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The Jamaica Story

Professor B in Jamaica


Dr. Everard Barrett was commissioned to a UNESCO mission in mathematics education at the request of foreign governments in 1980. Following the World Conference on Education for All in Jomtien, Thailand during March, 1990, he was invited to present his methodology at the first seminar held by the United Nations Development Program (UNDP) in its search for "fresh, theoretically grounded methodologies for addressing fundamental educational requirements" (such as those identified at Jomtien) The one and one-half day session, on "Innovative Approaches to Meeting Basic Learning Needs" was convened at UNDP Headquarters, New York, in January, 1991. Everard was one of four presenters. Participants were educational specialists and program staff from international agencies such as UNDP. UNESCO, the World Bank, UNICEF, bilateral agencies and institutes. The Director of UNESCO's International Institute for Educational Planning (IIEP) attended throughout the duration of the seminar.

The directors of IIEP and UNDP were sufficiently influenced by his presentation to refer him to the Chief of the Regional Bureau for Latin America and the Caribbean, for the purpose of initiating a UNDP-sponsored project in Jamaica, W.I.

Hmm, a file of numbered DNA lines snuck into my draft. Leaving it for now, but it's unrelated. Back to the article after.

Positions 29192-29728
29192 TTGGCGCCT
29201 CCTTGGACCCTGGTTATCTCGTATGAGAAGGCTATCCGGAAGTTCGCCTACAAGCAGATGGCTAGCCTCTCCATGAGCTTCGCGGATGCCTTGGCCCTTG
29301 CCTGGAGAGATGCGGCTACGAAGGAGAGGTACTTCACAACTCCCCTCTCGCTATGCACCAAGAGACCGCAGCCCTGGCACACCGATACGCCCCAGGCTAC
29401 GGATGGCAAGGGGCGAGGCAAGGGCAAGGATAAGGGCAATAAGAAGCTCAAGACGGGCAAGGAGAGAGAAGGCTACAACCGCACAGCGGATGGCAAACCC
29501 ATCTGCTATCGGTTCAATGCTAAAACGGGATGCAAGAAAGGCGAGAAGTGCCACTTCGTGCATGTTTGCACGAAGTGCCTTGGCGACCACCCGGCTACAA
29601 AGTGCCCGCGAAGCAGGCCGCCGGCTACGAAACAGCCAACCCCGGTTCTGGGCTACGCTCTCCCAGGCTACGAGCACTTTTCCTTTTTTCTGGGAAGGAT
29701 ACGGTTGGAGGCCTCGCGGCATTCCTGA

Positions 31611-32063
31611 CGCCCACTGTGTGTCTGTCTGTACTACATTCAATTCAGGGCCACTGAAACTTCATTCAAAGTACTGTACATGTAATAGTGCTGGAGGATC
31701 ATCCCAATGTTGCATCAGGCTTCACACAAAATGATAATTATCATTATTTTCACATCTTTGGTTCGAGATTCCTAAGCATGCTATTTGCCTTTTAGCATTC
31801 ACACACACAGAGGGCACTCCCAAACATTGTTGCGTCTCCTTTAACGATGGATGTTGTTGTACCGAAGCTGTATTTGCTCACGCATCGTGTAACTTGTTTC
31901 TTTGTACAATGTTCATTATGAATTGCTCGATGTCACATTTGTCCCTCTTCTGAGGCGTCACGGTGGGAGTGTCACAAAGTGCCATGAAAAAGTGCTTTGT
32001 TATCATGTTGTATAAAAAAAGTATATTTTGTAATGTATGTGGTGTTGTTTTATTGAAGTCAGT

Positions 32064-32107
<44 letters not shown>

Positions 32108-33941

The pilot phase of the project was completed during Summer, 1992. After receiving training in Everard's methodology, sixteen mathematics lecturers from local Teachers' Colleges enabled 94% of 265 practicing primary teachers to pass a qualifying examination in mathematics which the vast majority of them had failed repeatedly. The teachers received instruction from the lecturers for five days per week through five weeks. The highest passing rate ever achieved previously (since 1981), by a similar population of primary teachers under the same circumstances, was only 20%. In fact, the highest passing rate ever achieved previously by a population of mixed ability was 60%. By means of similar projects during the Summers of 1993 and 1994, the remaining population of practicing teachers unqualified to teach was reduced to an insignificantly small number. A national problem has been solved.